• The regime is too Alberta-centric, particularly with respect to the requirement that offsets must be Alberta-based.
  • The Fund price is too low, although with the recent increase to $20/tonne and the future increase to $30/tonne, presumably this criticism will wane.
  • The lack of any restriction on Fund contributions. In other words there is no requirement for a facility to undertake any efficiency upgrades. Rather a facility can continue to meet its efficiency obligations solely by contributing to the Fund.
  • No absolute cap on emissions.
  • The regime is too restricted in scope and does not target all contributors, particularly consumers.

Climate Leadership Plan

In the fall of 2015 Alberta released its Climate Leadership Plan (“AB Plan”). Once fully implemented, it will significantly change numerous aspects of Alberta’s existing climate change regime. Highlights include:

  • Early phase-out of coal-fired power plants, which are amongst the most significant GHG emitters
  • Replacement of the emissions intensity regime with product-based emissions performance standards
  • Expansion of the program of only targeting large emitters, to a wide array of small and large emitters as well as consumers through the implementation of a broad-based carbon levy
  • Capping oil sands emissions at 100 megatonnes
  • Targeting methane emissions in the oil and gas sector
  • Renewed focus on energy-efficient initiatives

Alberta currently obtains approximately 51 per cent of its electrical generation from coal-fired power plants. Pursuant to the AB Plan, GHG emissions from these plants will be completely phased out by 2030, with approximately 2/3 of the electrical generation to be replaced by renewable energy. This is a significant change. Not only will it dramatically change the electricity supply mode within Alberta, it will necessitate significant electrical transmission changes as the Province struggles with the siting of renewable energy projects in areas that may or may not be close to existing transmission infrastructure.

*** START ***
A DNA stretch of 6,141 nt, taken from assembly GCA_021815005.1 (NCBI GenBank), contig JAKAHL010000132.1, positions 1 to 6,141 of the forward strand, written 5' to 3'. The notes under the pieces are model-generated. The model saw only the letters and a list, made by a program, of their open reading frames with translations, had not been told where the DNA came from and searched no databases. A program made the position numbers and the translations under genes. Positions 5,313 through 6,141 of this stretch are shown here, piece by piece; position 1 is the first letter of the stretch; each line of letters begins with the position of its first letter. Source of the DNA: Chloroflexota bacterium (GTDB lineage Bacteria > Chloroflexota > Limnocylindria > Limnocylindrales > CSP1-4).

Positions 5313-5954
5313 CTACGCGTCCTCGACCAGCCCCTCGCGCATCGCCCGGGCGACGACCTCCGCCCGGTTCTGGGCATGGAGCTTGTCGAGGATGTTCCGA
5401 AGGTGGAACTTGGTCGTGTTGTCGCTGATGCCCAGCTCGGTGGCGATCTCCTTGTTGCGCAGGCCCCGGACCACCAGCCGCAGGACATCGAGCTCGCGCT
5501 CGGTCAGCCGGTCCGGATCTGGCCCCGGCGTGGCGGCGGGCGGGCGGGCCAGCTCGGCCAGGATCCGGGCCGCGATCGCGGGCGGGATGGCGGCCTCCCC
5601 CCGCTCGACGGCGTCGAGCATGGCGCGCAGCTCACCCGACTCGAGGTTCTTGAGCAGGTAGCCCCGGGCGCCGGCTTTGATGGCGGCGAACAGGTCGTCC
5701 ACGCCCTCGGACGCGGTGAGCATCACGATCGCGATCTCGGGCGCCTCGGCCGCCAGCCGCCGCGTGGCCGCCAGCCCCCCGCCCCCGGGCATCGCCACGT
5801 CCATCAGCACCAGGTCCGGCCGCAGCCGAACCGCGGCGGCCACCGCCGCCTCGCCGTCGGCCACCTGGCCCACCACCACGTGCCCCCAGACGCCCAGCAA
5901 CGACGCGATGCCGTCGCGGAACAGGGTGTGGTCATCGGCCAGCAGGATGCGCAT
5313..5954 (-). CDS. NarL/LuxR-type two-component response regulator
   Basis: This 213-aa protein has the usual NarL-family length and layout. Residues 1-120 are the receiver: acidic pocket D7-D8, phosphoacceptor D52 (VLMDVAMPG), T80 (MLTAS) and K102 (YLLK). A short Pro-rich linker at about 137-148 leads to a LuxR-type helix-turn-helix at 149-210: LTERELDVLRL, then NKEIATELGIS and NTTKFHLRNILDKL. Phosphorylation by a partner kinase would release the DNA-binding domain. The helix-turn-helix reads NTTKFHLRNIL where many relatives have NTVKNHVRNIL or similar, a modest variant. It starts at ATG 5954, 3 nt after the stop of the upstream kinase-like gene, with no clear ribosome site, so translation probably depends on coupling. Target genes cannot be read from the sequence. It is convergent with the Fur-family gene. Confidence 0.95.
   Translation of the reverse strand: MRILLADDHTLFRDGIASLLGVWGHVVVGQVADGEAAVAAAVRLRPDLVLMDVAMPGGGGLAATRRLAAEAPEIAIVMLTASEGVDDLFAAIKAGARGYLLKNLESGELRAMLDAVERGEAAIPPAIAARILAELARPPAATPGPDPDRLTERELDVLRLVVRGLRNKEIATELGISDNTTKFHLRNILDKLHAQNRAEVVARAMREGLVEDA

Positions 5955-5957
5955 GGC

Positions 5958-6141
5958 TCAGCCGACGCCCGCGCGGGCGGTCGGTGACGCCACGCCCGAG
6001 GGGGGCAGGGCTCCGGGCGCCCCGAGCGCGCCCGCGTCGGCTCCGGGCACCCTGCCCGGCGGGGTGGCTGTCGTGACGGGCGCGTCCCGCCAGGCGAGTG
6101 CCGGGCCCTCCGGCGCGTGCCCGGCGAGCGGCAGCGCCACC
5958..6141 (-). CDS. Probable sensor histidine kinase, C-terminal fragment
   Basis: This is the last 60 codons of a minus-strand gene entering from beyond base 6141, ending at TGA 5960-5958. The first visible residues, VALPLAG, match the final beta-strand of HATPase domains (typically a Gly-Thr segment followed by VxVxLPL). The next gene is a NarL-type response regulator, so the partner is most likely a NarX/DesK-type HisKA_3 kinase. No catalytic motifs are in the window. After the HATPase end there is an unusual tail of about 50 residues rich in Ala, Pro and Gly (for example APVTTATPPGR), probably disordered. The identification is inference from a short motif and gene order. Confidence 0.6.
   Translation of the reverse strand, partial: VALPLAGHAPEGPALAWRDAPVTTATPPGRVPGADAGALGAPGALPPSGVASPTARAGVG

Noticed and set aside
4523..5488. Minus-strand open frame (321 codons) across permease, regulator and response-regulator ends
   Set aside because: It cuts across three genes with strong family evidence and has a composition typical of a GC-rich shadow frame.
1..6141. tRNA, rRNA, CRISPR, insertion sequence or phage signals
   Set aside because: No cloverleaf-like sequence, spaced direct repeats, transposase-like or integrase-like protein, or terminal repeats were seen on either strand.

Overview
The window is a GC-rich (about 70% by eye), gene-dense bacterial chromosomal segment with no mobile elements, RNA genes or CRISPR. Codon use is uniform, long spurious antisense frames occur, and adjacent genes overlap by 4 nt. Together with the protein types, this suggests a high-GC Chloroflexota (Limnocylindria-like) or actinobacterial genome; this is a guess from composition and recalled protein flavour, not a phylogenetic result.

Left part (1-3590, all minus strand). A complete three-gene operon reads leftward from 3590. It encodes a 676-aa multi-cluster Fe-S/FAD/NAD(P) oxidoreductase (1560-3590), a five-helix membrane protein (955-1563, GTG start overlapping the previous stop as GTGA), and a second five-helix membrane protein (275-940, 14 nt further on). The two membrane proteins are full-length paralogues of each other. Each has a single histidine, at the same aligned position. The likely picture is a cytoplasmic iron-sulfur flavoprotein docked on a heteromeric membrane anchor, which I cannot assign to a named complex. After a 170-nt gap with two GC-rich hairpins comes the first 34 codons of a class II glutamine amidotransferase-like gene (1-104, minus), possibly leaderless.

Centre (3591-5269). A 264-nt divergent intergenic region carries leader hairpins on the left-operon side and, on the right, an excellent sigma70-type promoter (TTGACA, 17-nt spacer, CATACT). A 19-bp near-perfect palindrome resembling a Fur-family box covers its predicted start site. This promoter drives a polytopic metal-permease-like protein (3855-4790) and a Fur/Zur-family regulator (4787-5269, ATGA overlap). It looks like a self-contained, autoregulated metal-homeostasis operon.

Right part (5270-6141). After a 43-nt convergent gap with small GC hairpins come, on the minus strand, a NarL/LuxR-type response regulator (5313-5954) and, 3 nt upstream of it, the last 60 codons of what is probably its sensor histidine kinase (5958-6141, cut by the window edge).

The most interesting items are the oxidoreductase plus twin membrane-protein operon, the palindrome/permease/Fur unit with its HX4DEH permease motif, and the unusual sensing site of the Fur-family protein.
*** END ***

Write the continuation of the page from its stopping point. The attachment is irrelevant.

Another component of the AB Plan involves the replacement of the current emissions intensity program with product-based emissions performance standards. Under an emissions performance standard, facilities will be compared to a product-specific emissions standard, rather than an historic facility-specific standard. Facilities that cannot meet the emissions performance standard will be subject to a carbon levy. As of January 1, 2017, the levy will be $20/tonne of CO2e. That amount will increase to $30/tonne as of January 1, 2018. The anticipated effect on businesses is that it will drive best-in-class performance. As for consumers, the $30/tonne levy is expected to translate into additional fuel costs of approximately $1.5/gigajoule of natural gas, 6.7 cents/litre of gasoline, 8.0 cents/litre of diesel and 4.6 cents/litre of propane. In an approach similar to that of B.C., the Alberta government has elected not to increase the carbon levy above $30/tonne until the economy becomes stronger and the actions of other jurisdictions, including the federal government, are better known.